A report from IQVIA recapped the US experience with Semglee, an insulin glargine biosimilar that has versions with and without an interchangeability designation, to help predict the adoption patterns of adalimumab biosimilars when they enter the market in 2023.
Authors of a IQVIA report outlined what stakeholders can take away from the US experience with Semglee, in all its forms, to help predict how the US market introduction of biosimilars referencing Humira (adalimumab) might develop.
Semglee is an insulin glargine biosimilar referencing Lantus. In 2021, it became the first biosimilar to receive an interchangeability designation from the FDA. Currently, Viatris, the drug developer, markets 2 versions of Semglee: an unlabeled version and a labeled interchangeable version. Prior to Semglee, all biosimilars on the market were offered through the medical benefit, making it difficult to ascertain market trends for future pharmacy benefit biosimilars.
In 2023, up to 10 adalimumab biosimilars will enter the market. Some will have an interchangeability designation, some will have a citrate-free formulation, and some will have a high-concentration formulation. Adalimumab biosimilars will mark the first time the market has had to handle over 5 biosimilars for the same reference product and the second drug class facing biosimilar competition that is offered through the pharmacy benefit.
“The market has not yet seen how stakeholders will respond to a blockbuster brand with multiple biosimilar competitors in the retail or specialty pharmacy market, and it will be critical for pharmacy market stakeholders to understand how these different economic drivers and reimbursement dynamics will inform strategy and decision making,” the authors explained.
Semglee Adoption Experience and Drivers
Uptake for the unlabeled Semglee was slow for the first 10 months prior to the launch of interchangeable Semglee, with Lantus holding onto 99% of the market share through November 2021. Medicaid was an exception, where Semglee captured 7% market share.
After interchangeable Semglee launched, market share jumped to 15% of commercial prescriptions by March 2022. The noninterchangeable version continued to be more popular in Medicaid plans, whereas interchangeable Semglee performed better in the commercial space.
However, the authors said that the interchangeable designation played a small part in the increased adoption, arguing that payer formulary constraints were the main driver. For many patients starting therapy with a biosimilar, their previous prescription was rejected by the payer or they chose to change their therapy to a different product. There has also been an uptick in patients switching from noninterchangeable insulin glargine to the interchangeable Semglee, which can be partly explained by the gradual removal of noninterchangeable Semglee from the market.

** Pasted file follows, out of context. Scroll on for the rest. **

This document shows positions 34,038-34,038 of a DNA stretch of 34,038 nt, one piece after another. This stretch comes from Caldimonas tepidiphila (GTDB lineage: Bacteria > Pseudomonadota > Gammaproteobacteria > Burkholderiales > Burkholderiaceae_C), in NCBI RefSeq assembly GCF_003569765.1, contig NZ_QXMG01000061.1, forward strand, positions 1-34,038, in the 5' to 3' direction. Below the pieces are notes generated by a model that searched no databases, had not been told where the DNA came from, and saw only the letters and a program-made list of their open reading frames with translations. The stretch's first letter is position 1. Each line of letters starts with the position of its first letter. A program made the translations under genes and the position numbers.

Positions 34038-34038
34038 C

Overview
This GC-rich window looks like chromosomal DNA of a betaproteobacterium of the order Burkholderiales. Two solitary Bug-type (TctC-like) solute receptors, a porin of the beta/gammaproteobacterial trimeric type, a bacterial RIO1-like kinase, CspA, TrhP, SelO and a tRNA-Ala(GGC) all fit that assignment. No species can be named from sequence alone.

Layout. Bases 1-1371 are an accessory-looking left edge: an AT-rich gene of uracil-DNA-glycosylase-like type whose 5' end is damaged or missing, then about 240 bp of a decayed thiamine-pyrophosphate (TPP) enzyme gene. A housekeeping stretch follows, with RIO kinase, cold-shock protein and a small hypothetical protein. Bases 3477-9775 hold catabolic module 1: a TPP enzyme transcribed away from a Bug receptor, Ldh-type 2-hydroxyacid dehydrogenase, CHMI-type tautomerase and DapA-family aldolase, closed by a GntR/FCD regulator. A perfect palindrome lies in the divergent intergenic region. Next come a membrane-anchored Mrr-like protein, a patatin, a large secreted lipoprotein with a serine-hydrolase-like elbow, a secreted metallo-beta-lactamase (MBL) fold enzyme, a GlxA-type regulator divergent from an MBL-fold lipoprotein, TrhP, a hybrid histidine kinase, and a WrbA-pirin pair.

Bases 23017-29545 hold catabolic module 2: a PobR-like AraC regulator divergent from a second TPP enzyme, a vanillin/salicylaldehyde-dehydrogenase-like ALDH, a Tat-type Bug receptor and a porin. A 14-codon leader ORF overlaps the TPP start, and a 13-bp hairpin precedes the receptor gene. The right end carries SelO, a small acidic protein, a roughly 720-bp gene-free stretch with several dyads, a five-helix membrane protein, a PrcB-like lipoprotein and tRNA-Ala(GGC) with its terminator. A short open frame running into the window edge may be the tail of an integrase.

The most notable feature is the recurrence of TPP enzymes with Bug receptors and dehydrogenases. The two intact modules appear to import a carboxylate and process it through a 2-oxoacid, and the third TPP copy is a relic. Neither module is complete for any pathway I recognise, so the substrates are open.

“As the industry anticipates what will happen with Humira and the impending adalimumab biosimilars beginning in 2023, each stakeholder has a role a play. By assessing the launch and performance of Semglee and biosimilar insulin glargine, we can provide some insight into how different stakeholders may evaluate and respond to the entry of future biosimilars that are managed under the pharmacy benefit,” the authors wrote.
Considerations for Adalimumab Biosimilars
As much as looking at the insulin glargine biosimilar market can help understand how the adalimumab biosimilar market could develop, there are some notable differences, such as price. The interchangeable version of Semglee is priced around $270 and the unlabeled version is priced around $99. By contrast, Humira can cost as much as $6000.
Additionally, the many differences between the biosimilars could lead to patients struggling to ensure that they can get a biosimilar version with the same formulation as the version of Humira that they’re used to.
The report said that pricing patterns for adalimumab biosimilars will likely follow pricing for insulin glargine biosimilars, in that they will be offered at parity with the reference product or discounted. Pricing is expected to impact the economics for other stakeholders, affecting payer coverage, pharmacy substitution policies, and patient access. However, pricing strategy coupled with insurance policies on reimbursement and rebates could mean that savings aren’t passed down to the patient, which could impact patients’ decisions on whether they want to switch to a biosimilar.
The authors noted that coverage for adalimumab products may not be uniform across payers, and adalimumab products may be subject to more control measures because they will be offered by specialty pharmacies. Interchangeability was anticipated to be most relevant in scenarios where pharmacies will contract with individual manufacturers for specific products.
Additionally, the Inflation Reduction Act is expected to change Medicare Part D benefit design by removing incentives to favor expensive reference drugs. It will also be important to define how to measure the success of biosimilars in the pharmacy setting, whether that means evaluating their uptake, their margins, or their impact on the net prices for the molecule.
The authors concluded, “With so much yet to be determined, IQVIA is committed to the consistent and data-driven tracking of biosimilar adalimumab. Much like the first year of COVID-19 and the Inflation Reduction Act, Humira’s loss of exclusivity is expected to be a major industry event and will set the tone for biosimilars to come.”